Among nearly 17,000 (balanced propensity score analysis) and 180,000 (instrumental variable analysis) patients between 2007 and 2013 who were matched for demographic and clinical characteristics, the lack of association of β-blockers with survival was evident at 1 month, 6 months, and at 1 year after hospital discharge for STEMI and NSTEMI without HF or LVSD. These findings were in line with recommendations from recent guidelines for the management of acute coronary syndrome in patients with and without persistent ST-segment elevation (5,15) and of clinical importance when the incidence of HF complicating AMI is in decline (16,17).
However, international guidelines differ in their recommendations for the use of β-blockers after AMI, with U.S. guidelines recommending these drugs for all patients with AMI regardless of left ventricular ejection fraction or HF (Class I indication), whereas European guidelines have a Class IIa indication for those without LVSD or HF (5–8). Many patients with AMI are prescribed β-blockers ad infinitum regardless of whether they have LVSD, HF, or neither (18). It is probable that this practice is, in part, supported by clinical uncertainty because evidence suggesting clinical benefit associated with the use of β-blockers in the context of AMI is varied, historical, extrapolated from nongeneralizable data, and unclear for AMI patients without HF. For example, although a meta-analysis of 31 studies reported an approximately one-quarter reduction in risk of death associated with β-blocker use, most of the included studies pre-dated the introduction of invasive coronary treatments (19). A meta-analysis of 10 observational studies across >40,000 patients suggested a lack of evidence to support the routine use of β-blockers in all patients with AMI who received PCI, but the effect was restricted to those with a reduced ejection fraction, NSTEMI, and those with low use of secondary prevention medications (9). Moreover, while β-blockers have been shown to be beneficial if given early after STEMI in patients who are hemodynamically stable, this effect is largely driven by a reduction in ventricular arrhythmias and reinfarction, and it was not known if there was a mortality advantage after 1 month of use among patients with STEMI or NSTEMI and who did not have HF or a preserved ejection fraction (4).
No randomized trials have tested the efficacy of β-blockers on long-term mortality among patients with AMI without HF or LVSD. Until now, the largest study, which comprised 6,758 propensity score–matched patients with AMI, found no reduction in mortality according to use of β-blockers (20). Notably, this study censored data in 2009 and did not investigate the impact of β-blockers on mortality among patients without HF or according to diagnosis of STEMI and NSTEMI. A smaller, but more recent study found that the discontinuation of β-blockers at 1 year was not associated with higher 5-year mortality (10). This finding is important because guidelines recommend that β-blockers be prescribed long term for patients after AMI who have HF, and it is uncertain as to whether β-blockers are beneficial for patients without HF but who have presented to the hospital with STEMI or NSTEMI.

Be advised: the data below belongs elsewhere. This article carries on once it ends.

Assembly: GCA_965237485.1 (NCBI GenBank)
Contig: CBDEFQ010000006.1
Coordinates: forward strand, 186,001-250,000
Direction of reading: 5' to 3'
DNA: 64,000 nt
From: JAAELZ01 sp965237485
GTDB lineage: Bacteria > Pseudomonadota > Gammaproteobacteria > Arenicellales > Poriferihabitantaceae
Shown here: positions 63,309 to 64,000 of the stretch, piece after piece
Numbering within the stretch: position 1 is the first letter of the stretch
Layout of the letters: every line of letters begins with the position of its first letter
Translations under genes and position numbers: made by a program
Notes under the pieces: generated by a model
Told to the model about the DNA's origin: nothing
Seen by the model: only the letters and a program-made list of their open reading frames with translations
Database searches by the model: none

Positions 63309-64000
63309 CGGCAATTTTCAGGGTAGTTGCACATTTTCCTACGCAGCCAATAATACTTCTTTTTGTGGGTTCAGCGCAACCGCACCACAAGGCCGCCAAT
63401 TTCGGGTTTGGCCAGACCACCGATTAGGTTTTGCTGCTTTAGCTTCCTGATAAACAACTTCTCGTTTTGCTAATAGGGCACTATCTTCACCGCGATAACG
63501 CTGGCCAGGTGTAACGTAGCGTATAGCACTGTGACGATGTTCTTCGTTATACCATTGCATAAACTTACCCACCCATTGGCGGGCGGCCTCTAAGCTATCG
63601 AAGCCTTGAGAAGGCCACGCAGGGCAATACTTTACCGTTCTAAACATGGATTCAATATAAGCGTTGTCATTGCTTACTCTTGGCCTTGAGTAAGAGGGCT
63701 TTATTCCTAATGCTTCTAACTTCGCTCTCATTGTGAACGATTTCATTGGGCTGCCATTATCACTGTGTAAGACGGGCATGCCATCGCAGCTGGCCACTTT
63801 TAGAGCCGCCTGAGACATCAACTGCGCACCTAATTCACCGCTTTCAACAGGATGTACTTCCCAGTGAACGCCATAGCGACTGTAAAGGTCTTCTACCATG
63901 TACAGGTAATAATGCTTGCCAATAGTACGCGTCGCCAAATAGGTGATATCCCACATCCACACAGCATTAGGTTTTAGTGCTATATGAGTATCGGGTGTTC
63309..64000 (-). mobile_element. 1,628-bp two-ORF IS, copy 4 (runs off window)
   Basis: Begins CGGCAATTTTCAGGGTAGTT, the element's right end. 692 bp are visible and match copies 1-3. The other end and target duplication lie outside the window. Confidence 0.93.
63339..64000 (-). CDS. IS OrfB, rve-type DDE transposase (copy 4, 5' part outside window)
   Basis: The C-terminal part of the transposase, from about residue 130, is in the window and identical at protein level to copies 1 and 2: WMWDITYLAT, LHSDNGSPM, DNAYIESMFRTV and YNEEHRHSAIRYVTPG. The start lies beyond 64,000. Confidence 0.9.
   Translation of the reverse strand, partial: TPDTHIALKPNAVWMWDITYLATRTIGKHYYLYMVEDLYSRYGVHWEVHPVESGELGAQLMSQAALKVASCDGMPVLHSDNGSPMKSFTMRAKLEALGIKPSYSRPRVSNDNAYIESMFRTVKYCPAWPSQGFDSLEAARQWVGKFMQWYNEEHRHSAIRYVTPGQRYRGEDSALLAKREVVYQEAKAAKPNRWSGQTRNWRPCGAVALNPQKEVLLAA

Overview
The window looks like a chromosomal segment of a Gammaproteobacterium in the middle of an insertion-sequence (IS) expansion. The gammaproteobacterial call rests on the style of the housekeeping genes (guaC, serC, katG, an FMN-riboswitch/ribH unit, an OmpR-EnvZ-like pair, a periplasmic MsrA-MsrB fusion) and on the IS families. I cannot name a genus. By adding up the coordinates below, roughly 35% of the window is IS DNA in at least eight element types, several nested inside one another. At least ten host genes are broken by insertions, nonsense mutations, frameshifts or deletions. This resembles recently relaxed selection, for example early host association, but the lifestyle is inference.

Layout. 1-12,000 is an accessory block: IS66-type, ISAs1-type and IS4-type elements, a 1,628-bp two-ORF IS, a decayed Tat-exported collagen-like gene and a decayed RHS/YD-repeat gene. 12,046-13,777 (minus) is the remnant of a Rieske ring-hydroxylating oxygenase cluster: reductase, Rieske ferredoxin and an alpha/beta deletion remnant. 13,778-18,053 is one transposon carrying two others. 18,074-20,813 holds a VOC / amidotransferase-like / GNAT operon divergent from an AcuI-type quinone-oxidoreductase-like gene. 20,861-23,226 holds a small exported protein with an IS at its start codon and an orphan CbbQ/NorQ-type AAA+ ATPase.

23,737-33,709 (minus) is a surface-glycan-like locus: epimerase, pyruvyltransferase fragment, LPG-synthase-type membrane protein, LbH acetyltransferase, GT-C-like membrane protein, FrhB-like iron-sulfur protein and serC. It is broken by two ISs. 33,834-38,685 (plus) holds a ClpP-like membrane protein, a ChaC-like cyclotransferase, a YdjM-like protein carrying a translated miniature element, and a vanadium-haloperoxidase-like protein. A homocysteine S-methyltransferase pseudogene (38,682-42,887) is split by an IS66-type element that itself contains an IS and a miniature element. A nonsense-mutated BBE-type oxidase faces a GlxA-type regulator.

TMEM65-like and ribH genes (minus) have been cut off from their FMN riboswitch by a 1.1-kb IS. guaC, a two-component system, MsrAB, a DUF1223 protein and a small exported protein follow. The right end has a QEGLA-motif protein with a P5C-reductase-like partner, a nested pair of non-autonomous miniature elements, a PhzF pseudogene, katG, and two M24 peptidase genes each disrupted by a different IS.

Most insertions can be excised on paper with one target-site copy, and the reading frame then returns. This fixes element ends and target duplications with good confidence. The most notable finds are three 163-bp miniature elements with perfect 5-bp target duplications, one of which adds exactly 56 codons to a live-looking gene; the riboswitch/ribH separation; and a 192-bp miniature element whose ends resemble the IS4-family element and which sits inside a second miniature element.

In an era of coronary revascularization for AMI, whether it is primary PCI for acute STEMI or a risk-dependent early invasive strategy for NSTEMI, the likelihood of preserving more viable and therefore less arrhythmogenic myocardium is potentially greater than that of the noninterventional era. Arguably, in the absence of HF or LVSD, our study revealed that such patients who do not use β-blockers are at equal risk of death as those who do. Moreover, we found that the lack of effect of β-blockers on survival was evident for both STEMI and NSTEMI, and at early and later time points. Because β-blockers are not without potential harm, and given that many patients report side effects and that incremental numbers of medications are associated with reduced drug adherence (21), secondary prevention medications at hospital discharge for patients with AMI and without HF may not need to include β-blockers. Indeed, the European Society of Cardiology STEMI guidelines suggest that β-blockers be commenced in-hospital and continued long term after AMI but only with a Class IIa, Level of Evidence: B recommendation (6). For NSTEMI, a Class I, Level of Evidence: A recommendation is provided for the use of β-blockers but only in the context of HF (5). This recommendation contrasts with the current American College of Cardiology/American Heart Association guidelines, which recommend oral β-blockers as a Class I indication for all patients with AMI who do not have a contraindication (7,8).
Even though, to our knowledge, this study was the largest analysis to date (comprising >180,000 cases) of the effectiveness of β-blockers on mortality after AMI without HF or LVSD, our study was not without limitations. Only patients who survived the hospital stay were studied and, consequently, the role of in-hospital β-blockers was not investigated (e.g., for patients with early arrhythmias complicating AMI). The presence of HF or LVSD was only assessed by using data recorded during the hospital stay, and the risk of developing HF in the year after AMI, while declining, is not small (16,17). In such circumstances, there is good evidence that β-blockers are beneficial and associated with lower mortality rates and better cardiovascular outcomes (22).